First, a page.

UKBA staff to test overseas students' English language skills
Concerns about the ‘impartiality’ of the UKBA system to assess overseas students’ language skills at visa appointments have been voiced by educational officials.
According to the new system, a student can be barred from entering the UK if a visa official judges that their English is not ‘good enough,’ despite having passed standard language tests to study at university in the UK.
The new system, which came into effect on 30 July, grants powers to UKBA staff at visa offices around the world to reject any applicant that does not comply with the English requirements or that are ‘believed to be bogus students’ as part of a new strategy against abuse of the student visa route to enter the UK.
However, the education sector believes students could be failed by visa officers who do not have the right training to assess their language competence. It is thought that the assessment of the English skills of overseas students could be ‘highly subjective.’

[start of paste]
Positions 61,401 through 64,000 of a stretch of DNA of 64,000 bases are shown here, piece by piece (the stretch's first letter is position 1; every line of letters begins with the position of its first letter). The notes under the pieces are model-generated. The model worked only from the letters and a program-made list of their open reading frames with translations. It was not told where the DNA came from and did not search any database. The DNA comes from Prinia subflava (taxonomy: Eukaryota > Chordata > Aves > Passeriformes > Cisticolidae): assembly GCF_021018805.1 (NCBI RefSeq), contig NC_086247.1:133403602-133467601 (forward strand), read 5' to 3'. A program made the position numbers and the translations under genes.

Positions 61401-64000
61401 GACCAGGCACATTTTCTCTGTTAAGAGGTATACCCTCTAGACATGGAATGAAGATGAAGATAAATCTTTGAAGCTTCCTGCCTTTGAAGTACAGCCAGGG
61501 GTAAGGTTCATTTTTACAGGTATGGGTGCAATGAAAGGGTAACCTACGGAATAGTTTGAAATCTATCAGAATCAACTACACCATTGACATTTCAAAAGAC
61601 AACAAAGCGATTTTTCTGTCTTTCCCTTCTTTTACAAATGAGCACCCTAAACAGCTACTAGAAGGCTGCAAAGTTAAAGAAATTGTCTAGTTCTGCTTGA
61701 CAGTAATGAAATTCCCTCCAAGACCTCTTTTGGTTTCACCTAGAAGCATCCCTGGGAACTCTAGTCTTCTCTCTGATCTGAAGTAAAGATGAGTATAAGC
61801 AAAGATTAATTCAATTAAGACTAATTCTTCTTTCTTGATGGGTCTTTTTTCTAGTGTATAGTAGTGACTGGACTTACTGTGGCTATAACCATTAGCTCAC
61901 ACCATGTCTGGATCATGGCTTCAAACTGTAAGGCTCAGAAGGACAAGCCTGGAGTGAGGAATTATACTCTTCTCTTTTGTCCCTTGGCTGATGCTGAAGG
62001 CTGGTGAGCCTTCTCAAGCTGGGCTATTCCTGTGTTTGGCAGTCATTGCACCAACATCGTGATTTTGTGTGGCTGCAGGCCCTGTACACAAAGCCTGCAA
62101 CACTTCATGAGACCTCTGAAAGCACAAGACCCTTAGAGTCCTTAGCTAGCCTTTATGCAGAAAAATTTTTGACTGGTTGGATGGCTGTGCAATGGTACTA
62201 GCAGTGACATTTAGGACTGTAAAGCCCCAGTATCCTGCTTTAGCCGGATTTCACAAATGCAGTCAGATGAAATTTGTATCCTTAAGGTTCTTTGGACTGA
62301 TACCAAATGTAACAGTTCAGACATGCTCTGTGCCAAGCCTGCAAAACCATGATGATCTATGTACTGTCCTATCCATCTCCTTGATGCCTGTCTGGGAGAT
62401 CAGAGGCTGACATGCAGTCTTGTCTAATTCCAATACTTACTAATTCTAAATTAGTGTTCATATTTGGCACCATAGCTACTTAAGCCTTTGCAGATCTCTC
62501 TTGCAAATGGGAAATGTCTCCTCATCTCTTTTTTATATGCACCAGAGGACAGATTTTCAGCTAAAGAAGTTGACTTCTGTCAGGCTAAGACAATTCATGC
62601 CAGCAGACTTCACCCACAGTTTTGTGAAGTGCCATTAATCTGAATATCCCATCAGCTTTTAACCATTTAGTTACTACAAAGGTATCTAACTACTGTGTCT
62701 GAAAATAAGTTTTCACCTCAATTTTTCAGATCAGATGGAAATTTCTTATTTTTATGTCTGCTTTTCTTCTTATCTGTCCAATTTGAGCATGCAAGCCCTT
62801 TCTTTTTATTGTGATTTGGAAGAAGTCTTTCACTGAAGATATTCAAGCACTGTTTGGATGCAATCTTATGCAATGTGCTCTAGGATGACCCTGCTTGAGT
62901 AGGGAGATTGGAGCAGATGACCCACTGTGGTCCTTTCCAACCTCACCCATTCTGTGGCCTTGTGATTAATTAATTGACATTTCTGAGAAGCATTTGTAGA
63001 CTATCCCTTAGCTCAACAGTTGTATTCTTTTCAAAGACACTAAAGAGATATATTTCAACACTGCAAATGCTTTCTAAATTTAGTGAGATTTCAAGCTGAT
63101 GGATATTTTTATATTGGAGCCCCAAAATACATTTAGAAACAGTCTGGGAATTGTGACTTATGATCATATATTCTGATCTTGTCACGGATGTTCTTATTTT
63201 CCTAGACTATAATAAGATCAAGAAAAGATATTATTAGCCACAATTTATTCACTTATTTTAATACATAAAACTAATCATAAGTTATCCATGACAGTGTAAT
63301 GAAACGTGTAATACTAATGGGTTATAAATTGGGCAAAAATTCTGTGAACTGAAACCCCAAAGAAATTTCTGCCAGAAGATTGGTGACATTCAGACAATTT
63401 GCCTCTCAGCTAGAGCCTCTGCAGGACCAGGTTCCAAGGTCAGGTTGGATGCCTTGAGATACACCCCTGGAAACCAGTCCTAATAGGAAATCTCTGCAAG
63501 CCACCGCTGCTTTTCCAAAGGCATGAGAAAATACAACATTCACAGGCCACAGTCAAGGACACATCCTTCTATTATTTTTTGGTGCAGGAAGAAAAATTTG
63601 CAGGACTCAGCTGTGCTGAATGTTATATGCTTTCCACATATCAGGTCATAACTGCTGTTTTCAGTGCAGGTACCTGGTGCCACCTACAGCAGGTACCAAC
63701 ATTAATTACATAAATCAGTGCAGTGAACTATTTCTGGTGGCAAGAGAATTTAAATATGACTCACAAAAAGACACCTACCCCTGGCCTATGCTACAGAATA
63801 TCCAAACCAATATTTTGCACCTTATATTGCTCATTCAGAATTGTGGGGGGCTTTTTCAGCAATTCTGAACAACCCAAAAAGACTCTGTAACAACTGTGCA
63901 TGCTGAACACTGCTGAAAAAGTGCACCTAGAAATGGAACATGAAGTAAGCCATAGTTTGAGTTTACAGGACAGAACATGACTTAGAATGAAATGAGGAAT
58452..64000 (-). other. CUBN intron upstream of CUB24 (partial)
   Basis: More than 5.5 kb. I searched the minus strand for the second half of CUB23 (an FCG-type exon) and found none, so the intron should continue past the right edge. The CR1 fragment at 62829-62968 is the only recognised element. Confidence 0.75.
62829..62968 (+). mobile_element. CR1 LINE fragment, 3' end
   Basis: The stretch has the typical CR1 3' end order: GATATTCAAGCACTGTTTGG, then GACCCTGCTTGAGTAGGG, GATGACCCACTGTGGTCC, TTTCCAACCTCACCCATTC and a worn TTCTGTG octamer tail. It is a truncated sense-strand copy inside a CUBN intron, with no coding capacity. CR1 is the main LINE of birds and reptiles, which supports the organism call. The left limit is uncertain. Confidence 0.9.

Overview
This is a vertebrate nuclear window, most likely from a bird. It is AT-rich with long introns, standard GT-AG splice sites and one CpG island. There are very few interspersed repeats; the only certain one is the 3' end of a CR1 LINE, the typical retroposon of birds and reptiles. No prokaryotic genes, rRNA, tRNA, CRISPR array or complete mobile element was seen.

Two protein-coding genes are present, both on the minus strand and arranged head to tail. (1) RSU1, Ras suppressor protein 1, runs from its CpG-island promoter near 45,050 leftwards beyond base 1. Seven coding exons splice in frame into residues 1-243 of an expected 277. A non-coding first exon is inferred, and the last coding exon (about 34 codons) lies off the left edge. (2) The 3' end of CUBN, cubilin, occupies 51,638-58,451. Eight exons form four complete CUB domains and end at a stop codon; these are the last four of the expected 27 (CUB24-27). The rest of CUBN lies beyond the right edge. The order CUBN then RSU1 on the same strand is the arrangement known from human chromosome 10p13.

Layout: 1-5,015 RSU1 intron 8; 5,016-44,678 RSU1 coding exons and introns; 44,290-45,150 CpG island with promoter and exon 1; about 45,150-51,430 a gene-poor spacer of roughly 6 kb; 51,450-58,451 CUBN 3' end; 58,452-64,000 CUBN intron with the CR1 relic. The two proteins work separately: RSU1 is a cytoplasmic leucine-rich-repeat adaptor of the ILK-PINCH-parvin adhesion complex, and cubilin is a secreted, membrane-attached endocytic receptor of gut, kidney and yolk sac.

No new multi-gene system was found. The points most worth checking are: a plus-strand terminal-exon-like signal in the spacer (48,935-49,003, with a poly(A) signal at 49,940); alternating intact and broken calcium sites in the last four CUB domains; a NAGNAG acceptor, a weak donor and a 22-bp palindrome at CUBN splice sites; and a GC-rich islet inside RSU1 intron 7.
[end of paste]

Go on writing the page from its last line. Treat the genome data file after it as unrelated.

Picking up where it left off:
Mike Milanovic, chief executive of Cambridge Esol, which produces a number of the tests of English approved by the UKBA, told The Guardian that immigration staff will need specialist skills. ‘Speaking is possibly the most challenging skill to assess. Even when it is carried out by very experienced language teachers, you still need to provide them with specialist training and very detailed instructions.’
He also mentioned that an extensive quality management system is needed to back this assessment. ‘Otherwise, it's almost impossible to deliver a fair, reliable assessment.’
The UK Border Agency (UKBA) said it expects to interview 14,000 students applying for Tier 4 student visas over the next 12 months: more than 5% of the 250,000 expected applicants. The interviews will be targeted at students from countries where risks of abuse are higher and who are applying to institutions that are not on the UKBA's 'highly trusted sponsor' list [PDF].
Check the UKBA website for more information
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